Elevator control system

The elevator control system consists of all components supposed to manage the operation of the equipment, such as car speed and direction, door closing, acoustic and light signals.

It includes the controller (relay or microprocessor based), buttons, proximity sensors, limit and safety switches etc.

Early elevators had a manual control system. They required an operator which drove the car by holding two buttons (up and down). Later an automatic leveling system was designed by a famous elevator company: once the operator released the control button, the elevator reduced the speed and stopped at the nearest floor.

The first automatic elevator control system was installed after the first global war and worked by relay logic; this technology is still now used on old equipments.
The  movement of the car is controlled through a direction selector on each floor.  This device consists of an exchange (SPDT) switch, whose central pin is connected to the contact of the floor request relay. So, when a floor button is pressed, a direction contactor (up or down) is enabled, depending on the position of the related selector.
In some cases  direction selectors are mounted in the shaft on each floor and turned by a car shape. Otherwise they are mounted  in the machine room and turned by mechanical gears.  However the basic concept is the same.

direction control system

Basically there are two kinds of elevator control system: single and collective operation.
Single operation 
The elevator carries out one floor request at once, so when the car is moving all request buttons are disabled.
Collective operation
The control  system can remember multiple requests. On most collective operation elevators there are two call button at each floor. This is because the controller carries out all requests in one direction, than reverses. So, if you are waiting for the elevator and you press, for example, the down call button, the car will pick up you while going down.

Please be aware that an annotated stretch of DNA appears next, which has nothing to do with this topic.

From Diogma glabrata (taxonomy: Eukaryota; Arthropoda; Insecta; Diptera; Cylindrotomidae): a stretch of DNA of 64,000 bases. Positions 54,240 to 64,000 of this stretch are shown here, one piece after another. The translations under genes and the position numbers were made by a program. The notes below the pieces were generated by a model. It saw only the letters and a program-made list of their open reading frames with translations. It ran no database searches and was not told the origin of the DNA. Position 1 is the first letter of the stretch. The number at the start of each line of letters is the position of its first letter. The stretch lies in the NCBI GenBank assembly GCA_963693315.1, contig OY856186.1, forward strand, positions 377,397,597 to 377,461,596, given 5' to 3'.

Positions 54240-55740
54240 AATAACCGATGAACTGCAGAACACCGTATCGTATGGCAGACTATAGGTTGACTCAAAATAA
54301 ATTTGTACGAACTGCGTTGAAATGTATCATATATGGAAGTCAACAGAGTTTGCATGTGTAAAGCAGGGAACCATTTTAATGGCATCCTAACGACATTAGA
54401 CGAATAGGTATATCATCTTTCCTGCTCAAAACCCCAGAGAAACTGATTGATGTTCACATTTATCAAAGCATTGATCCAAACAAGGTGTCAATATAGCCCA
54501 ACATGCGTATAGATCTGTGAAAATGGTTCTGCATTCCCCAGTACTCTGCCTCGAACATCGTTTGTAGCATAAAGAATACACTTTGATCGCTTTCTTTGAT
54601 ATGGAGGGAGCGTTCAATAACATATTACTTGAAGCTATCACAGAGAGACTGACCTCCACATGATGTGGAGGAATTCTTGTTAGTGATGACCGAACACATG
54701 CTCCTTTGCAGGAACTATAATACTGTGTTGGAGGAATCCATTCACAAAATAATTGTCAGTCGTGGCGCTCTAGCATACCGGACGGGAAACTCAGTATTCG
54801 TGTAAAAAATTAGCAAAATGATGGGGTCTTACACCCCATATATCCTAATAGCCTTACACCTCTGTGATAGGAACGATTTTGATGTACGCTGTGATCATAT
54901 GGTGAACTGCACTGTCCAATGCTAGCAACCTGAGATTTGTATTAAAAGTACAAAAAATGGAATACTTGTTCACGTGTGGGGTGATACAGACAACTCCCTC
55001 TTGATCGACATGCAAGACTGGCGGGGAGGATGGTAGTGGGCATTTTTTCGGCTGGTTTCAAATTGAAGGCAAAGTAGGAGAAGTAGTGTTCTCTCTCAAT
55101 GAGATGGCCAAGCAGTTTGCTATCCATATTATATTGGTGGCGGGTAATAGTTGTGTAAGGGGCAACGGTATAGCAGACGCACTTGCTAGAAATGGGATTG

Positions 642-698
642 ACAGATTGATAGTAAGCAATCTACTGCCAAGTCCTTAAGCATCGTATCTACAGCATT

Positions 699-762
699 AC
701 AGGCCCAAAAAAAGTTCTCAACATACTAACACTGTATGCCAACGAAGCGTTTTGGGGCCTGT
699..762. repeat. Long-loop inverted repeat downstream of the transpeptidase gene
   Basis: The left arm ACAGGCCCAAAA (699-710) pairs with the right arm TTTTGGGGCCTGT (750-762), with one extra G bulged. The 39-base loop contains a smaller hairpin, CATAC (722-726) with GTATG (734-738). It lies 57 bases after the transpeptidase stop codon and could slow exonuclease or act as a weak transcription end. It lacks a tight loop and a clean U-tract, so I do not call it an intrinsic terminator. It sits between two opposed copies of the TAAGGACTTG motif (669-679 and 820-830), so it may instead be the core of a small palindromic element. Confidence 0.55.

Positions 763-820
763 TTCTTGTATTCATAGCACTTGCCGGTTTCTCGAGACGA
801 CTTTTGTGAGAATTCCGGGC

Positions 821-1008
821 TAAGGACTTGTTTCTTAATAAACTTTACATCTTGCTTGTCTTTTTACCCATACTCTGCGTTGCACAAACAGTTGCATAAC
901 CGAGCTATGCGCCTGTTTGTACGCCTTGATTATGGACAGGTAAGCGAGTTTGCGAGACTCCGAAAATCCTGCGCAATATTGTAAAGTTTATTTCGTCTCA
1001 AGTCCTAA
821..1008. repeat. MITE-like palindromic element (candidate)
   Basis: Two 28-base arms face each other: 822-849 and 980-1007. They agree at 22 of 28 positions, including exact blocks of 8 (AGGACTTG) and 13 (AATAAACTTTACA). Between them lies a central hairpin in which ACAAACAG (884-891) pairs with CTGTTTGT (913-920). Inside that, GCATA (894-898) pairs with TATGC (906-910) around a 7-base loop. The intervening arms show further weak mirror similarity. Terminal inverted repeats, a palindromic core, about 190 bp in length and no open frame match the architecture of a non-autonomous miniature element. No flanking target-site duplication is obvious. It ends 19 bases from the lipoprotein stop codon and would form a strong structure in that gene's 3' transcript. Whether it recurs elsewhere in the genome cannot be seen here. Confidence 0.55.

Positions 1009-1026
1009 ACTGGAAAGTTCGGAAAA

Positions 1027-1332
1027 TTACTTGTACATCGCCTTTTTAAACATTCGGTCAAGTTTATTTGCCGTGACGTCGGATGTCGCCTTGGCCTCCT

Requests management system
Multiple elevators share the exterior requests. So, when a call button is pressed from a floor, the request is sent to the nearest elevator. On relay based control systems this feature is managed by a set of resistors. To understand the working principle, take a look at this simplified schematic. Assume that the first elevator is on the first floor, while the second one is on the 4th floor. If you call the elevator from the 3rd floor, the 3E relay turns on. Both the relays A and B are supplied, but the second one prevails because its voltage is a bit higher. So the request is sent to the elevator B.

Microprocessor control systems
They began to be installed around 1980. Unlike relay based controllers, they have few mechanical parts, so they require less maintenance. Besides they consume less electricity.  The position of the elevator is usually detected by proximity sensors, mounted on the top of the car.
On modern elevators, Programmable Logic Controllers (PLC) are often used instead of dedicated boards. The operation of a PLC based control system can be changed without modifying the hardware.
Another advantage of microprocessor technology is the possibility of using bus communication, which reduces the cost of wiring, especially on big buildings.



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